Fly Buys was originally a joint venture between Coles Myer, Shell and the National Australia Bank, offering flights in return for points earned at the companies’ retail outlets and by using the National’s Mastercard. A million Australian households joined within the first six weeks. Fly Buys remains Australia’s largest loyalty program, with more than 10 million cardholders in more than 5.5 million households.
A Fly Buys point today won’t get you as far as it used to either. In 1998, the points were devalued so you needed 20 times as many to purchase a flight or a reward. These days, you can earn one point for every dollar you spend at Coles, Kmart, Target or other Coles-owned businesses like First Choice Liquor, Liquorland or Coles Express petrol outlets. There are also various other organisations offering points and a range of linked credit cards that let you boost your point score further.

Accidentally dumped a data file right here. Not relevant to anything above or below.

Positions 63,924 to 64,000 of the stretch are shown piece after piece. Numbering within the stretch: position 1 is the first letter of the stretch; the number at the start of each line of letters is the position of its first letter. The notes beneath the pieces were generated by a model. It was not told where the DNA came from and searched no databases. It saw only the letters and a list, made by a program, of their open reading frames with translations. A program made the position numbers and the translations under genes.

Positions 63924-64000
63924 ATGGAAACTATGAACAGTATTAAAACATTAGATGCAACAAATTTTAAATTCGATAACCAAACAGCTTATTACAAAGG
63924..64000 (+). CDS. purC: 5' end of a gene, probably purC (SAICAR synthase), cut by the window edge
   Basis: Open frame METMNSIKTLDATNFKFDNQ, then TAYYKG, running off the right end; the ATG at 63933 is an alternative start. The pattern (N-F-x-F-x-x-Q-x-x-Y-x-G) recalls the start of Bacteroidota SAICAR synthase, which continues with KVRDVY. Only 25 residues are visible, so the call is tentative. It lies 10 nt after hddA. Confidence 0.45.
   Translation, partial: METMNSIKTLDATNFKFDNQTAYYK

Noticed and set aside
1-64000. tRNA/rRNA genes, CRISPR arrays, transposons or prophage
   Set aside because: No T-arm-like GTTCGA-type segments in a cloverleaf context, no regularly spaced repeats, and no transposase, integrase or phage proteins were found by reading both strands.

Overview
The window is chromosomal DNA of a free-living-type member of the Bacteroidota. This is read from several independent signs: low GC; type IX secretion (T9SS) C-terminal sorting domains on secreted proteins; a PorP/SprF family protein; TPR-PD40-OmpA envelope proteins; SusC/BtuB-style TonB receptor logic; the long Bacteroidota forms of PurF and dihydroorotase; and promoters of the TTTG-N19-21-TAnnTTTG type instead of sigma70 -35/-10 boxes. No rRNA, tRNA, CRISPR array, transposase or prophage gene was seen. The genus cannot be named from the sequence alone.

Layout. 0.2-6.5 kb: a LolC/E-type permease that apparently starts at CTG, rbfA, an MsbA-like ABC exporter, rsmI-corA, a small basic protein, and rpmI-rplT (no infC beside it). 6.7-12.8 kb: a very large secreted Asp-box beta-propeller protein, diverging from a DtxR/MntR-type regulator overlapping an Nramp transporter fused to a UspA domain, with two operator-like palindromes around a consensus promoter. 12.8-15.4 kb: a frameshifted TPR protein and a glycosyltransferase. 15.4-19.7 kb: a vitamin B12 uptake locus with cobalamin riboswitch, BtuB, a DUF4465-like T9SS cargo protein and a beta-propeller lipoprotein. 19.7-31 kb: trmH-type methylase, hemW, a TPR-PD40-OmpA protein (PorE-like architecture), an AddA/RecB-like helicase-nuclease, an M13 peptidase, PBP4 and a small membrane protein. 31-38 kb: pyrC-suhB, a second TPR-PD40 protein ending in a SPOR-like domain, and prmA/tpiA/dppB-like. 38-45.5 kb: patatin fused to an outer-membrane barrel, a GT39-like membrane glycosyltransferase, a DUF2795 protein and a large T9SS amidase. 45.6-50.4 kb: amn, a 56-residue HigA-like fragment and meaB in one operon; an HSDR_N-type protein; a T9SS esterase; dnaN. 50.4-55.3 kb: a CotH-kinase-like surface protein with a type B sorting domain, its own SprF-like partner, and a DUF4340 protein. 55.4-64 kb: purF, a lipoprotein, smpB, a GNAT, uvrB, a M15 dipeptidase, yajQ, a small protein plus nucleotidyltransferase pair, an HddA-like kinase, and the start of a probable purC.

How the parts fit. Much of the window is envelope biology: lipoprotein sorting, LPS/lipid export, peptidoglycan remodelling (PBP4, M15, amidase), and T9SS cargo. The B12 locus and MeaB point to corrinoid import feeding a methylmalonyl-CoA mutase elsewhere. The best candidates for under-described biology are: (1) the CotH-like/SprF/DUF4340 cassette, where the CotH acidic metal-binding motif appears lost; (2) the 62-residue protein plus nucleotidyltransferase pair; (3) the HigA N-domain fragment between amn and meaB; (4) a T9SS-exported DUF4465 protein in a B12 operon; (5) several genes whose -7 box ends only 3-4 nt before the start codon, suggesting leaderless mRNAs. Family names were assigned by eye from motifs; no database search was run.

Although the initial incentive, as the name indicates, was to earn points for air travel, the loyalty program soon expanded to offer a range of shopping options including redeeming points against your grocery shop. But as Lifehacker pointed out, it’s not really worth changing your shopping behaviour just to earn points. To save $260 off your grocery bill by redeeming points, you’d have to spend $14,880. That’s a 1.7 per cent saving.
There are regular bonus offers that let shoppers gain extra points and Virgin regularly offers bonuses for people who convert their Fly Buy points to Velocity frequent flyer points. There seems to be no available data about how many people keep accumulating points but never redeem them.